In this Jan. 4, 2022, file photo, a homeless person sits at the entrance of a downtown office building in Portland. Credit: Robert F. Bukaty / AP

Portland’s plan for a temporary emergency shelter for the unhoused and asylum seekers has run afoul of the city’s “Green New Deal” ordinance.

That comes as Portland grapples with a surging homeless population and an influx of asylum seekers in the city.

City spokesperson Jessica Grondin told the Portland Press Herald that the ordinance’s requirements would have prevented Portland from using an undisclosed location as temporary housing.

Portland is currently housing about 1,700 people, of whom 500 are homeless and the rest asylum seekers, according to the Press Herald.

The city is continuing to look for a new alternative.

The “Green New Deal” ordinance requires new or substantially altered buildings with 10 or more units to make 25 percent of them affordable and adhere to stronger green building codes to combat climate change. Some have said the ordinance, which passed in November 2020, caused an 82 percent decline in housing units proposed to the city in its first year.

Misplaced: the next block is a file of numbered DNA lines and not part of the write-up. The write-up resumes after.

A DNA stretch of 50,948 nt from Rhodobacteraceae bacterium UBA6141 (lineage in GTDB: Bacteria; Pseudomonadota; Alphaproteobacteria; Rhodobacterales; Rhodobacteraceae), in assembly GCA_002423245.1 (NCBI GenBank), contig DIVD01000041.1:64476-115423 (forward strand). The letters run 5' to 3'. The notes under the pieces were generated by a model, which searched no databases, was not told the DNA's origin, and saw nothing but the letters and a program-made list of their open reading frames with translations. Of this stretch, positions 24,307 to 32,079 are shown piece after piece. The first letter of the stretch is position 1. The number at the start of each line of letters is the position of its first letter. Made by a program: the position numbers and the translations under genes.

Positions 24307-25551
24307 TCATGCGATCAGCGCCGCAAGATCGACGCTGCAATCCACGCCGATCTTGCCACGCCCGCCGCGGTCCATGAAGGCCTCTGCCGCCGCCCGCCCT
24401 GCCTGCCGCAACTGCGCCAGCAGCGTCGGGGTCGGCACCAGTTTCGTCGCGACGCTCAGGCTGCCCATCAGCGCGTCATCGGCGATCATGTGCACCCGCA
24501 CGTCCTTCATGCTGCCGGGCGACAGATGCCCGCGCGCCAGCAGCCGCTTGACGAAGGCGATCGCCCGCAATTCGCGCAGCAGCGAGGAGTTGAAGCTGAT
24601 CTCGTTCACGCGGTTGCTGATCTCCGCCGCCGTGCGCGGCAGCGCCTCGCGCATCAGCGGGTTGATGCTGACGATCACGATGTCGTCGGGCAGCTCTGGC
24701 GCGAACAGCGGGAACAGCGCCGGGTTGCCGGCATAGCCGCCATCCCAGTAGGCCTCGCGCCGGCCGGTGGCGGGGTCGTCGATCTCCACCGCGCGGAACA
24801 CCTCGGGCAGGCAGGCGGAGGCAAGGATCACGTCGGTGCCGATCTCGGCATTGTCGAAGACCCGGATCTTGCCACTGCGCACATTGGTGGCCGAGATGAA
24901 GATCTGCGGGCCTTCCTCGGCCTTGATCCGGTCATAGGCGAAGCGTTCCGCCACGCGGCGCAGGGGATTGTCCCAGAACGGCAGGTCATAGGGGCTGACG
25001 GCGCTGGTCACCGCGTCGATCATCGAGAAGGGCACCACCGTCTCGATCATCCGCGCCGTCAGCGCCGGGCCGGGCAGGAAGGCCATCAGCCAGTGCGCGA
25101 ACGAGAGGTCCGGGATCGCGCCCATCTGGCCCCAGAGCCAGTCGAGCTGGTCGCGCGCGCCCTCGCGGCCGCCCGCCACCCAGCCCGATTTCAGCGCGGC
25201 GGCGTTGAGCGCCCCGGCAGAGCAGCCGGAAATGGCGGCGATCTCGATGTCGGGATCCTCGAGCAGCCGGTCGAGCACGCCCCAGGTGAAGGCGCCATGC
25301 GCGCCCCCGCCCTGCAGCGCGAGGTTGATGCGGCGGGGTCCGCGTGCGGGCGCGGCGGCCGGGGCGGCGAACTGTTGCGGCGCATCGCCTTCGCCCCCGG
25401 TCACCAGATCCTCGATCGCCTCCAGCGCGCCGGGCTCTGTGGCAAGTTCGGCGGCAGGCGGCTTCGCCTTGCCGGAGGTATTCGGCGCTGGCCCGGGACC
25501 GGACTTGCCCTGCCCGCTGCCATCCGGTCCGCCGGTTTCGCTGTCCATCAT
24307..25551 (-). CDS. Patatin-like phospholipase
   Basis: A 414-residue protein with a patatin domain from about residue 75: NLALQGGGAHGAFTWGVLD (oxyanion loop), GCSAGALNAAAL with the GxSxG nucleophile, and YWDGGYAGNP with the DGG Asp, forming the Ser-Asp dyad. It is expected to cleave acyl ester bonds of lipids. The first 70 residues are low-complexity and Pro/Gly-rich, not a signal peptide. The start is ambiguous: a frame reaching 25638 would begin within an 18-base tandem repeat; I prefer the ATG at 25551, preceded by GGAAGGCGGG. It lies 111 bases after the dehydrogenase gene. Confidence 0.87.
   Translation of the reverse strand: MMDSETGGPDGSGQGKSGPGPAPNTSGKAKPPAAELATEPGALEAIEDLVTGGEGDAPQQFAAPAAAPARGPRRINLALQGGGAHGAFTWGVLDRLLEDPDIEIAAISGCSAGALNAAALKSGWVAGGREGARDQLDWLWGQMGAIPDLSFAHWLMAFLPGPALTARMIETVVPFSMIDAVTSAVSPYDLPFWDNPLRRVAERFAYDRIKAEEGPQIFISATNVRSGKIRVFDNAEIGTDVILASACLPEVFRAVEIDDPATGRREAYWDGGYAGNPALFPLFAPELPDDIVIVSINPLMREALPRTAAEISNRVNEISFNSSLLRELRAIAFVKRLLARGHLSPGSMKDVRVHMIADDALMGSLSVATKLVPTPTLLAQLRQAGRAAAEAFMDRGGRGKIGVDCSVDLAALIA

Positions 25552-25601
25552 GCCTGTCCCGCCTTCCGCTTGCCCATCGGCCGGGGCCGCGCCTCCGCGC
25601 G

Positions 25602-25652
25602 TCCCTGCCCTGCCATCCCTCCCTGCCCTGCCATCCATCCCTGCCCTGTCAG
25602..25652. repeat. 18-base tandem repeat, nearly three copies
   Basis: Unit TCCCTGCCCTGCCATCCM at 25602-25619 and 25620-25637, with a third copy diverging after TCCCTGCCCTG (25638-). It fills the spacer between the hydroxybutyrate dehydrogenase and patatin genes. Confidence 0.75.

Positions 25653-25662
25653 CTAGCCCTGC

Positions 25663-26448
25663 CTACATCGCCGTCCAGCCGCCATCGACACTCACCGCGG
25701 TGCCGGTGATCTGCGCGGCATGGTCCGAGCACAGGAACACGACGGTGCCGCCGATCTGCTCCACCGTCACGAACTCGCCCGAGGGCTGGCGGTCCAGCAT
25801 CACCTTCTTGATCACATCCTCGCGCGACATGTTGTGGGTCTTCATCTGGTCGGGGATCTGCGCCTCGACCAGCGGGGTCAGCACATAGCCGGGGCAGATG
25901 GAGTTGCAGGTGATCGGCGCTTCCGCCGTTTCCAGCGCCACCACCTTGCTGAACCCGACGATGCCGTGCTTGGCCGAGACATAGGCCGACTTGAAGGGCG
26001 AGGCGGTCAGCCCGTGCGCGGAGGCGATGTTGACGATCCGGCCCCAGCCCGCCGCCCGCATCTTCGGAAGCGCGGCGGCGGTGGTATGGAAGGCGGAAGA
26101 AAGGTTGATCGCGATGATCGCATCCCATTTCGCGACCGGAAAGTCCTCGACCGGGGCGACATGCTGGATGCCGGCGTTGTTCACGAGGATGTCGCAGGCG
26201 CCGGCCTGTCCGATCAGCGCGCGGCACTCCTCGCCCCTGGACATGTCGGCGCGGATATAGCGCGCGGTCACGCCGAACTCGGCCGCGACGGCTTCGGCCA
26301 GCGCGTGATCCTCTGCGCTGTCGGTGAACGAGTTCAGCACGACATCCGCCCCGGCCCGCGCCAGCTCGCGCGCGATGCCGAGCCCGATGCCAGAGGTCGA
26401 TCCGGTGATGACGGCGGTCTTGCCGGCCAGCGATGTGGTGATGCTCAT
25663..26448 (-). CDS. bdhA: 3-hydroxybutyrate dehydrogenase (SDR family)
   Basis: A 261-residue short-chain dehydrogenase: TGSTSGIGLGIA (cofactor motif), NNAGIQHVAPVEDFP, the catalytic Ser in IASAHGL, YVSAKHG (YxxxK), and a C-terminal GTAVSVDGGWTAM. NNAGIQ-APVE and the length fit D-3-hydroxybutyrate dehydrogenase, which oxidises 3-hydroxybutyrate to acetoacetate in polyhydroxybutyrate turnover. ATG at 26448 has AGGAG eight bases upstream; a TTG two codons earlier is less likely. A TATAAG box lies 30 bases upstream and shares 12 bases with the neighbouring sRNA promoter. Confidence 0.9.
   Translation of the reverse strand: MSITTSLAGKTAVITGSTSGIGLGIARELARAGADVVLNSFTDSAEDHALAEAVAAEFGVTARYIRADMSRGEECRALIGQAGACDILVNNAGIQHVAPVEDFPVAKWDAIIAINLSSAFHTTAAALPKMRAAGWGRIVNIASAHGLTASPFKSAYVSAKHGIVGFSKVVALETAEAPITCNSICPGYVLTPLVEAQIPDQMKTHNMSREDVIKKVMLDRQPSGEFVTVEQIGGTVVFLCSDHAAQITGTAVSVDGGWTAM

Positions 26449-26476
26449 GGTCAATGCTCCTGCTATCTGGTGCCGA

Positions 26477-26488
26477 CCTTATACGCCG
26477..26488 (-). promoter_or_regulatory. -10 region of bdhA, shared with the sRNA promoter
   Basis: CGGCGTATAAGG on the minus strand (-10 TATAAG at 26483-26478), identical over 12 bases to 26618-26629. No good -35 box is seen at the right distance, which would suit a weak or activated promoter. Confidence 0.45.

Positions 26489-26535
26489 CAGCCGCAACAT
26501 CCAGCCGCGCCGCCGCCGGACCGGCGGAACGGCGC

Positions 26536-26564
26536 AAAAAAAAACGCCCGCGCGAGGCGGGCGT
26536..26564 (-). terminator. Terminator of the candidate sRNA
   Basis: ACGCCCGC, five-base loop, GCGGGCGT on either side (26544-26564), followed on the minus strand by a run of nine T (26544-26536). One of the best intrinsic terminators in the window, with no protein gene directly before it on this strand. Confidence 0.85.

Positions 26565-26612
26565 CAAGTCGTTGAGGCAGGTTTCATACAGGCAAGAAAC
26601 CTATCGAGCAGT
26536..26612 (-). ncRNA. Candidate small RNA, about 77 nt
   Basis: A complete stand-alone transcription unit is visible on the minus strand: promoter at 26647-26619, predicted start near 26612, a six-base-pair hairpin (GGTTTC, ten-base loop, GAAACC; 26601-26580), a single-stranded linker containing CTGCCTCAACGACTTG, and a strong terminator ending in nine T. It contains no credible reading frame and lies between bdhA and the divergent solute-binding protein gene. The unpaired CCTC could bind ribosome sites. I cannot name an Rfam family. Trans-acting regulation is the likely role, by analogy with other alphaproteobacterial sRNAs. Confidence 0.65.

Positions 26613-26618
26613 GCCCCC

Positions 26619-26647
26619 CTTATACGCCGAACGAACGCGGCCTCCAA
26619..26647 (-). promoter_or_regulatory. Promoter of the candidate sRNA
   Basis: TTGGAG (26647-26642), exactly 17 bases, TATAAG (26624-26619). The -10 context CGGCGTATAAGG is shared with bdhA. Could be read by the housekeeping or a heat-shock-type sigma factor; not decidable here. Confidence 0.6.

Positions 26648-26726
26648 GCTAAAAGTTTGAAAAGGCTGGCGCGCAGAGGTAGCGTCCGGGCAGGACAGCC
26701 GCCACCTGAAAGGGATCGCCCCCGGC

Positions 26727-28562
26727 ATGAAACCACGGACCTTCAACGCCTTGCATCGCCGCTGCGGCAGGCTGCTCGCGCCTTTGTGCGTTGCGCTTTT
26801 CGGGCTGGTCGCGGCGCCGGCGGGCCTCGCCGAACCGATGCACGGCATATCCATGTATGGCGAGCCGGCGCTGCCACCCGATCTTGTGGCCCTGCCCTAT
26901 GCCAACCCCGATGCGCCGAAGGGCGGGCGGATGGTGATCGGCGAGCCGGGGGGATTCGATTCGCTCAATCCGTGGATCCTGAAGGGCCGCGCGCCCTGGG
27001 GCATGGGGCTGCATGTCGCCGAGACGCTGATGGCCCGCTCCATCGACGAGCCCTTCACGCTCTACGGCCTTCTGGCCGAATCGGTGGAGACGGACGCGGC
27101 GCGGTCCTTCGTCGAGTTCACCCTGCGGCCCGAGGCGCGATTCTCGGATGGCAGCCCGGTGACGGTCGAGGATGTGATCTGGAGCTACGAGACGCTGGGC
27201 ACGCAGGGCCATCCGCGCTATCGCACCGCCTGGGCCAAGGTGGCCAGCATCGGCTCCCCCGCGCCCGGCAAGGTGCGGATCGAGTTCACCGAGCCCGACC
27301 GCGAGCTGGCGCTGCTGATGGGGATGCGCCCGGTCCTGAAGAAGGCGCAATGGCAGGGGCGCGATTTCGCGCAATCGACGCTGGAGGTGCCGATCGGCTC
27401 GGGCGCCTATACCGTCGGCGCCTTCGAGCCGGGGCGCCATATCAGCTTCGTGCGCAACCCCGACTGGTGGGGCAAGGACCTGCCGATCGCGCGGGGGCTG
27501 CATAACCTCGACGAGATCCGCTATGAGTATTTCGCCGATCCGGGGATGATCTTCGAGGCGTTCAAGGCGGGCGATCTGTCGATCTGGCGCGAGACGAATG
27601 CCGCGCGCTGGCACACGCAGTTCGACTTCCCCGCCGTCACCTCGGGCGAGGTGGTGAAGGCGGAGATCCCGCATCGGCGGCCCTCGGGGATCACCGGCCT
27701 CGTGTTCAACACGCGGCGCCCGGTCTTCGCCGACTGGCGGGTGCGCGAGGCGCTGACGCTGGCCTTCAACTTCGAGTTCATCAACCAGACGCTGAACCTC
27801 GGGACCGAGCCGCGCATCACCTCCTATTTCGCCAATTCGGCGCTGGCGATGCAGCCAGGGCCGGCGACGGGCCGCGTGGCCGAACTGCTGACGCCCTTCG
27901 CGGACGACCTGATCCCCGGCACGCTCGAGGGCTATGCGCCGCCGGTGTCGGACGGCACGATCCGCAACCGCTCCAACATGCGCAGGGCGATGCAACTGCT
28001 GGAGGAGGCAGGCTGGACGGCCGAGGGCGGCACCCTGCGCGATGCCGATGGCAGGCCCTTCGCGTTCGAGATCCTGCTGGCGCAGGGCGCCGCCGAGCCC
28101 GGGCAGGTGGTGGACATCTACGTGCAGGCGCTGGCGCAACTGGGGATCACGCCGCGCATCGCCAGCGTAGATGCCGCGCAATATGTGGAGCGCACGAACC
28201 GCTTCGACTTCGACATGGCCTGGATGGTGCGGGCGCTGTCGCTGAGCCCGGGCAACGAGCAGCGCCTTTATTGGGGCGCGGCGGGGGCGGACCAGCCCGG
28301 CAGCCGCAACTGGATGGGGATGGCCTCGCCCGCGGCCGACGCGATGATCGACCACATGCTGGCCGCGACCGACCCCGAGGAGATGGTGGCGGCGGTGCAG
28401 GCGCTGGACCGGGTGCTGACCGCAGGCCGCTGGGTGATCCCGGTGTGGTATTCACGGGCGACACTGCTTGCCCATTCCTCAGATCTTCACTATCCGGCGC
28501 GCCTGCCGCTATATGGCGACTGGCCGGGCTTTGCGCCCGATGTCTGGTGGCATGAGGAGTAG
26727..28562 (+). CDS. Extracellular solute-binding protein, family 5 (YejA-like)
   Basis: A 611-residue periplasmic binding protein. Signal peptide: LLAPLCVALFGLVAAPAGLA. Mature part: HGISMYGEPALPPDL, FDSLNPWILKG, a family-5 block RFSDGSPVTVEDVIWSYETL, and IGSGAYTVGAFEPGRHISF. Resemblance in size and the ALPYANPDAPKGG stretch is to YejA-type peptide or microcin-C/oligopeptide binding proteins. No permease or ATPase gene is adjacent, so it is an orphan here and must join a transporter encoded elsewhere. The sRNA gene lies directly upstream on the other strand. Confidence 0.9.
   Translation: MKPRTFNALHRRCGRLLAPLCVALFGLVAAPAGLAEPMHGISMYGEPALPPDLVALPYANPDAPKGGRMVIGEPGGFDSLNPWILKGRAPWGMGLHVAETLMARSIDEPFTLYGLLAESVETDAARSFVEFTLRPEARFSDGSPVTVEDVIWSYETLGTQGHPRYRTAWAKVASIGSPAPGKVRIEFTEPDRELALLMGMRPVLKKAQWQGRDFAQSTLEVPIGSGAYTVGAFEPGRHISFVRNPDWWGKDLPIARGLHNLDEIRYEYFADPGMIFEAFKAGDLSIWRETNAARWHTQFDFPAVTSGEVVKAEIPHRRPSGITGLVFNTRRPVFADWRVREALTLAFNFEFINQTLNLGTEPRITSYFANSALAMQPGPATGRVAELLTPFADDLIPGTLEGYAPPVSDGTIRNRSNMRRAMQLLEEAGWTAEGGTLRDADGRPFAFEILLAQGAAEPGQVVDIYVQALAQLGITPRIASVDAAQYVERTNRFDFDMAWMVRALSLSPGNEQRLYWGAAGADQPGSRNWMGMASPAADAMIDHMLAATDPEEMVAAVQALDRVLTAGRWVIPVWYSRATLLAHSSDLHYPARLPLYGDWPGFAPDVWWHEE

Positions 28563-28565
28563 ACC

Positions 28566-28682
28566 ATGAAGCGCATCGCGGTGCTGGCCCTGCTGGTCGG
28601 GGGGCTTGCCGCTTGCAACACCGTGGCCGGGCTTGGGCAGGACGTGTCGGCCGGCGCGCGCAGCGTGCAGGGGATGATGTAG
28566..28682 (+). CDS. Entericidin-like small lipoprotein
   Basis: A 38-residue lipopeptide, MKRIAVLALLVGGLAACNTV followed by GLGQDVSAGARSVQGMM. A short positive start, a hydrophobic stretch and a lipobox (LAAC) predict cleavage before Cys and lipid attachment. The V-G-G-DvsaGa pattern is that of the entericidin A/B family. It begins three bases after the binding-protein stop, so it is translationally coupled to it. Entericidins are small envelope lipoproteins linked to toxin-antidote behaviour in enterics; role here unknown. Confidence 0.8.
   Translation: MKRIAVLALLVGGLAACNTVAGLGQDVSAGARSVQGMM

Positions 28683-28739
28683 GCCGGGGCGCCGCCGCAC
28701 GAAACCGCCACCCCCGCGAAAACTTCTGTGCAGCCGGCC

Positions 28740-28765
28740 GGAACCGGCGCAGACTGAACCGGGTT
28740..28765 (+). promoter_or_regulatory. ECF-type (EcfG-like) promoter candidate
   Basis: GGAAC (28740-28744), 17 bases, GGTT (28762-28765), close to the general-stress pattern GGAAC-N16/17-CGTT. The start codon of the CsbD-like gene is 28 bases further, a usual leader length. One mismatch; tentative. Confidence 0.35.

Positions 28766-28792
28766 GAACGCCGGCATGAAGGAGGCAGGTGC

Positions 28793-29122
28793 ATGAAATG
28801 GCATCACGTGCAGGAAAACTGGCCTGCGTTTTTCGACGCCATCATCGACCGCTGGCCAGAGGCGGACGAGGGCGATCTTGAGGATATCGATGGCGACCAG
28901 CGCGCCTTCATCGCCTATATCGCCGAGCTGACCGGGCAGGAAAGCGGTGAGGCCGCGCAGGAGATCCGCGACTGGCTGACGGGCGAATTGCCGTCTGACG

Faced with a growing demand for temporary housing, the city said last month that it cannot guarantee housing for asylum seekers. A growing chorus has called on the state government to coordinate services for asylum seekers, which Gov. Janet Mills suggested earlier this month her administration would do.

It’s not just Portland grappling with rising homelessness and an influx of asylum seekers. South Portland said late last month that it cannot guarantee housing for asylum seekers, as well, and the city has renewed licenses for a number of hotels that have provided temporary housing for people experiencing homelessness. Bangor also has struggled to provide housing and other services to a growing homeless population.